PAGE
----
Alzheimer's disease is the most common cause of dementia, which is characterised by difficulties with memory, thinking, problem solving, communication and behaviour.
What is Alzheimer's disease?
September is World Alzheimer’s Awareness Month, helping to raise awareness and challenge the stigma of this devastating disease. We’re all forgetful every now and then, so what is Alzheimer's disease and who can help?
Alzheimer’s is the most common cause of dementia, which describes a group of symptoms that include difficulties with memory, thinking, problem solving, communication and behaviour.
These changes are often insignificant in the beginning but can gradually increase to affect all aspects of daily life.
At first, someone with Alzheimer's disease may notice memory lapses, difficulty remembering words and mild confusion.
Eventually the disease progresses to cause disorientation, inability to care for themselves or even remembering loved ones.
What are the signs and symptoms of Alzheimer’s disease?
The Alzheimer’s Association have identified ten key features of the disease. But it is important to understand that each individual with dementia is unique and will experience the condition in different ways.
- Memory loss that can disrupt daily life: forgetting appointments, not paying bills or leaving the door unlocked when they go out
- Planning ahead and solving problems can become increasingly difficult
- Difficulty to complete familiar tasks that they used to manage with ease. This can include balancing the family accounts, performing household chores or changing a lightbulb. As the disease progresses they may start to struggle with dressing themselves, washing and toileting
- Individuals with dementia may forget the time, the day and the date or may be lost and confused about their location, even in familiar places
- There may have trouble understanding visual images like maps or charts and also have decreased spatial awareness, which can lead to problems when parking the car
- Individuals may struggle to find the right word or name when they are speaking or writing
- Losing and misplacing things around the house. Glasses, phones and keys may go missing and they may be unable to retrace their steps
- Decreased or poor judgment can lead to them making decisions that can put them at risk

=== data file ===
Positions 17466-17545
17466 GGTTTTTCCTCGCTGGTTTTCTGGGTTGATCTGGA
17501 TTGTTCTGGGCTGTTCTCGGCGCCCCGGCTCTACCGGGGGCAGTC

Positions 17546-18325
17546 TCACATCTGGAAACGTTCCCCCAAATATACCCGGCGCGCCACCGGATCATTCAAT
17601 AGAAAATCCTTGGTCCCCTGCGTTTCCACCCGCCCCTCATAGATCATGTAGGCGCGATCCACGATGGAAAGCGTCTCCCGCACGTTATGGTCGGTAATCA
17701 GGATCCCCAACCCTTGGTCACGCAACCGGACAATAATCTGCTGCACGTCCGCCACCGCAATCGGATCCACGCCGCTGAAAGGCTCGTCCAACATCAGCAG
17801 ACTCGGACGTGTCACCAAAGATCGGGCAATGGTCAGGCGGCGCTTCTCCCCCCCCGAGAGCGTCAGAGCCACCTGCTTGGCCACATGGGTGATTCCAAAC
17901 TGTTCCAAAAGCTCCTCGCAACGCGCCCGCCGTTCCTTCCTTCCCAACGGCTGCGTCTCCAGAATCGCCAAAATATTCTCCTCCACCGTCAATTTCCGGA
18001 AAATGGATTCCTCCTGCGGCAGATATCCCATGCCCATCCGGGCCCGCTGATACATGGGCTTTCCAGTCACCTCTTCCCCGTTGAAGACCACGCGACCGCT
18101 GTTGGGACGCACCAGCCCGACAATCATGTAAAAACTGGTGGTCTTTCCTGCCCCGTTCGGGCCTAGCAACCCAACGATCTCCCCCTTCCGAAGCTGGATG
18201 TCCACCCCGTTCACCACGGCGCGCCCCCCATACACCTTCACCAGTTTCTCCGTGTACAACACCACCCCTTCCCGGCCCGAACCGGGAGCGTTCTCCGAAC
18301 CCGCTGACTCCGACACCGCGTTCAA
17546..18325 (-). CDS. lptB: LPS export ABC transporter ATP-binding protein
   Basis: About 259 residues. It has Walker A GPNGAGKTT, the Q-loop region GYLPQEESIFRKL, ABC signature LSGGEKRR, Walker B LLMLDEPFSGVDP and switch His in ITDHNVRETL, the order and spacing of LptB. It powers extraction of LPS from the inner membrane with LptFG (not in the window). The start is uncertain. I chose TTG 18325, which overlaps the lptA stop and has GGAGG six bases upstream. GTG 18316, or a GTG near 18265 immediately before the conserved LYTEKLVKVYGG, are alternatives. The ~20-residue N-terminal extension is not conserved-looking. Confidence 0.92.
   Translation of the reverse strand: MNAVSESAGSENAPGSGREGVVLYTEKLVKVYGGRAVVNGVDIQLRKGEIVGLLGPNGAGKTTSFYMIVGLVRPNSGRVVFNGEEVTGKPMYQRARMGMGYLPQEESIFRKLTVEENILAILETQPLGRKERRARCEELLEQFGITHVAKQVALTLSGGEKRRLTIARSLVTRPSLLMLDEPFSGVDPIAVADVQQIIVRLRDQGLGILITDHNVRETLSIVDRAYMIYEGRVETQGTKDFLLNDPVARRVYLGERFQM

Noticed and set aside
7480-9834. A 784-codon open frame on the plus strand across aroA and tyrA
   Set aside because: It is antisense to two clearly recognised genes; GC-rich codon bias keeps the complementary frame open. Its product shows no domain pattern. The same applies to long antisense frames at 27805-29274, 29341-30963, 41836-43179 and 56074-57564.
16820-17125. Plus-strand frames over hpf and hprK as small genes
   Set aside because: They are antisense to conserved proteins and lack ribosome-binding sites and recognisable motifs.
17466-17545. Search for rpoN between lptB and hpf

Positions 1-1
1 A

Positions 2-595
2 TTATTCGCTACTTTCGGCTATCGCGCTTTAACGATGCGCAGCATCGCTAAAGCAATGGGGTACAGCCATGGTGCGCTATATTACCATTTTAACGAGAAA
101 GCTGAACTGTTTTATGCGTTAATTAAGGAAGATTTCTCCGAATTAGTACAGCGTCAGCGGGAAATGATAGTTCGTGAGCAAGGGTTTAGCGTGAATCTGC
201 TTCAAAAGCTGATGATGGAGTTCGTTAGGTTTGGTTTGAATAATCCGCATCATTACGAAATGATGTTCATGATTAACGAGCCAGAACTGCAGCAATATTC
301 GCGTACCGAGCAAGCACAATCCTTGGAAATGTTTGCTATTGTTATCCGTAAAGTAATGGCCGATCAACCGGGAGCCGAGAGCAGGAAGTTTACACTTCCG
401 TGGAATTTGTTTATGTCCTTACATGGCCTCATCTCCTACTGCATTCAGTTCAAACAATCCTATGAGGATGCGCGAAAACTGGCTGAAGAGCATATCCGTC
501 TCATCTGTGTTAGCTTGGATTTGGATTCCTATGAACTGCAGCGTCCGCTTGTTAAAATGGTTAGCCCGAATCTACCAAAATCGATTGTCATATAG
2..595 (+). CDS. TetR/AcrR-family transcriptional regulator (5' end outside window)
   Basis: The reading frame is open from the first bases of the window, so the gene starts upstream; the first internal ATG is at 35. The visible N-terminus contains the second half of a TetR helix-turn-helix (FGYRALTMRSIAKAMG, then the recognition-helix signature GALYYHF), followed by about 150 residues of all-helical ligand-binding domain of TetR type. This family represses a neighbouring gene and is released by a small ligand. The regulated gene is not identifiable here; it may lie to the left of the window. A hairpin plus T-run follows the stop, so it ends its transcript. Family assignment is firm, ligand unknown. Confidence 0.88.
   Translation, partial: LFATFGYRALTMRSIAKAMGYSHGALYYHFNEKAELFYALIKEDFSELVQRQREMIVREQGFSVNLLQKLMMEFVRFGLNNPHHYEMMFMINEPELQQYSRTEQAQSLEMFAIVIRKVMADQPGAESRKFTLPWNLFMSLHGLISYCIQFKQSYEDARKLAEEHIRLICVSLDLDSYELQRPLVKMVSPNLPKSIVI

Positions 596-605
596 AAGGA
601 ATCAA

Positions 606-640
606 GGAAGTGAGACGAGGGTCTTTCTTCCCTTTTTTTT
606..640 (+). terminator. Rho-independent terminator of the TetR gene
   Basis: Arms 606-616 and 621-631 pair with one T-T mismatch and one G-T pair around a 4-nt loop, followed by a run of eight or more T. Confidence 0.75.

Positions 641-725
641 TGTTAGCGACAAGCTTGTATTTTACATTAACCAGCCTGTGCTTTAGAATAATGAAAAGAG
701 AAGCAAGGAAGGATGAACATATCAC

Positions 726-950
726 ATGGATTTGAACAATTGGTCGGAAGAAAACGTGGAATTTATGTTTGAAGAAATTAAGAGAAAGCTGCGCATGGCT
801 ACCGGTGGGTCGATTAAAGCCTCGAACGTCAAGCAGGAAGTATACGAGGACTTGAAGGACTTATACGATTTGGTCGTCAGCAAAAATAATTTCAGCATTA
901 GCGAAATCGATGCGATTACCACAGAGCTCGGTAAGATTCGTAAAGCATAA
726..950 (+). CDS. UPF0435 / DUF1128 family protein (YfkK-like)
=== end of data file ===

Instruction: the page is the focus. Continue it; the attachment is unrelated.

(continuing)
- Withdrawal from work or social activities. In the early days of dementia your loved one may be aware that they are struggling with understanding and communication, they may feel embarrassed and ashamed. Avoiding challenging situations can often seem preferable
- Changes in mood and personality. When they are affected by dementia, individuals can seem to totally change. They may become quiet, depressed and withdrawn. They may sometimes seem to act and speak inappropriately or they may become aggressive and suspicious and have delusions
Who can help?
Although there's no cure for Alzheimer's disease, it has been shown that getting support early may improve symptoms and help your loved one maintain independence and function for longer.
You are not alone, there are lots of sources of information, support and guidance to help you through this difficult time.
If you are worried that someone you love has dementia, then the first place to go should be the GP. They can ask questions, perform an examination and do a test to check memory and understanding.
They may refer to a specialist who will help make the diagnosis and may organize further tests including brain scans.
This can be a difficult and distressing time as you wait for the diagnosis but your local healthcare team can help you find the support you need.
- NHS support search function to find help close to where you live
- Local authority assessment and support with care needs
- Carer’s assessment for a break from caring
There are a number of fantastic Alzheimer’s charities that can provide information, support, specialist nurses and helplines for a listening ear. Many have excellent online forums so that there is always someone around for a word of advice and a virtual hand-hold. Click on the links to find out more:
A helping hand
Day centres and in home carers can offer help and a friendly face for your loved one, as well as a little respite for family caregivers.
When someone you love is diagnosed with Alzheimer’s it can be devastating but with the right help in place, you can support your loved one to enjoy life and live well with Alzheimer’s.